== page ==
Modelling of volume- and surface wave based plasma resonance spectroscopy
Martin Lapke, Thomas Mussenbrock, Ralf Peter Brinkmann
37th IEEE International Conference on Plasma Science 2010, Norfolk, Virginia, USA, June 20-24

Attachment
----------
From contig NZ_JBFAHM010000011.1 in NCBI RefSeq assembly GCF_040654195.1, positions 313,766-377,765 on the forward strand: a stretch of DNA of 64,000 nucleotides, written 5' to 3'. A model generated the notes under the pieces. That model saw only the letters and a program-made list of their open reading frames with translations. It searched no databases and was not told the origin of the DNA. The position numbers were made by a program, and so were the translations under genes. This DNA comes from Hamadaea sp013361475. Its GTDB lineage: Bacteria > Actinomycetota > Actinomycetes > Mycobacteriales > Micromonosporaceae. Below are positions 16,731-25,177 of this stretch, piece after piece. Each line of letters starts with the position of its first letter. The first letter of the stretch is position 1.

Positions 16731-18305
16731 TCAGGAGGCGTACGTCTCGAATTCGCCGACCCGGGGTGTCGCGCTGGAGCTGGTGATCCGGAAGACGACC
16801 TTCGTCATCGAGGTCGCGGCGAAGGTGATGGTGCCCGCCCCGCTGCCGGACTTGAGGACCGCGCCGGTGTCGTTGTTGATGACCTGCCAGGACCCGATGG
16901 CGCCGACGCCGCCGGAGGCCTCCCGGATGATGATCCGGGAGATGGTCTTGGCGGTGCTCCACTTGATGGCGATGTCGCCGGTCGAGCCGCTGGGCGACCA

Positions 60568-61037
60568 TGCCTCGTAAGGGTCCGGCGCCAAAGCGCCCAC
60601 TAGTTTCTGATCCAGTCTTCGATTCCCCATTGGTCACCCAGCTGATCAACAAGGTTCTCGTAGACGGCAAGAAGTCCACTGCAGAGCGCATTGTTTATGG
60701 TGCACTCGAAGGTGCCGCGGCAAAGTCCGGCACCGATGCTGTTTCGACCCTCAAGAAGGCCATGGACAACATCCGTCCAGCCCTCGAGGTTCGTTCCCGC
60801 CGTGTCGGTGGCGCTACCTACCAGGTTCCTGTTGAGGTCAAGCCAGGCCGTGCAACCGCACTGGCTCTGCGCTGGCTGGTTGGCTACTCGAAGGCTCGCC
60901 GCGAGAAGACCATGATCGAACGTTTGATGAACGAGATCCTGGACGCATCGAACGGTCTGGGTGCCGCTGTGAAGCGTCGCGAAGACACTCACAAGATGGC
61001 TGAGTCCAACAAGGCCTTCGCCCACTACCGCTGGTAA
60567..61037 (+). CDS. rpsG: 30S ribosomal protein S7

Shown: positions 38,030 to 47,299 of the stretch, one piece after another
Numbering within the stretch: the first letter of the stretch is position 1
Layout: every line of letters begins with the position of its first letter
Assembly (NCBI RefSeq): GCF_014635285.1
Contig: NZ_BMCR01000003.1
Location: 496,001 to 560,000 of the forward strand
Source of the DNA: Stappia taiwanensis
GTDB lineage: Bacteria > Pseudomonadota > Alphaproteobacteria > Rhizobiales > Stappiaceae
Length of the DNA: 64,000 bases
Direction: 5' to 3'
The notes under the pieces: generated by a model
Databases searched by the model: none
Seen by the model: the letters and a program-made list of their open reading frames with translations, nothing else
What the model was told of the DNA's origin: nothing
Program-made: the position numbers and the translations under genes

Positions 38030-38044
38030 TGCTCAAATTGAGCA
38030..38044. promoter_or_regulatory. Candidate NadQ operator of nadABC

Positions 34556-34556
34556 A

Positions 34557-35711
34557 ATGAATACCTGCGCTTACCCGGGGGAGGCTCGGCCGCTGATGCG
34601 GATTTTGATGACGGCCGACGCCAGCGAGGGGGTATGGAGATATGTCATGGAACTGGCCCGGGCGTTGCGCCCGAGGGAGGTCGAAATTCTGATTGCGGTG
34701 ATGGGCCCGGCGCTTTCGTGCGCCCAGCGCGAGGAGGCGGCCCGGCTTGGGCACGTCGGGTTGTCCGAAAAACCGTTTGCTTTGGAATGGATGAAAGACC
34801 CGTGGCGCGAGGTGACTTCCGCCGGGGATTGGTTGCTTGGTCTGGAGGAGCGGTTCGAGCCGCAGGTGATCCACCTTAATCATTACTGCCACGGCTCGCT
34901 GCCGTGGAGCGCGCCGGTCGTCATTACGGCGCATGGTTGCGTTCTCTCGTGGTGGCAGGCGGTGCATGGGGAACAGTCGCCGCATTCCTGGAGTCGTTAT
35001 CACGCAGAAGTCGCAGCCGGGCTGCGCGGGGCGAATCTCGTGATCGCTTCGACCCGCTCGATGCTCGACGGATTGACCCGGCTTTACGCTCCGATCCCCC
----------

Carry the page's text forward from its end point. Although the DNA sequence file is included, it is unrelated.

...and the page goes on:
The term "plasma resonance spectroscopy" denotes a family of diagnostic methods which exploit the natural ability of a plasma to resonate on or near the plasma frequency: A radio-frequency signal in the range of 100MHz - 10 GHz is coupled to the plasma via an antenna or an immersed probe. The measured absorption or transmission spectrum S(?) shows characteristic resonances from which parameters like electron density n. or electron temperature Te can be derived. This general concept has found numerous realizations in the last decades. To classify the approaches, one may make the following fundamental distinction: Volume wave based methods observe resonances that are present already in vacuum; the plasma density is then given by the shift of the resonance . Surface wave based methods, in contrast, utilize resonances which are not present in vacuum and deduce the plasma parameters from the absolute value of the resonance frequency [2,3]. As an example, we study the behavior of two symmetrically RF-driven hemispheres surrounded by a plasma sheath and located in the center of a bounded spherical plasma. The analysis reveals two families of resonances, one below the plasma frequency cope and one above. These families correlate with the distinction introduced above. We clarify the differences in the modeling of the two regimes and their advantages and disadvantages for diagnostics purposes.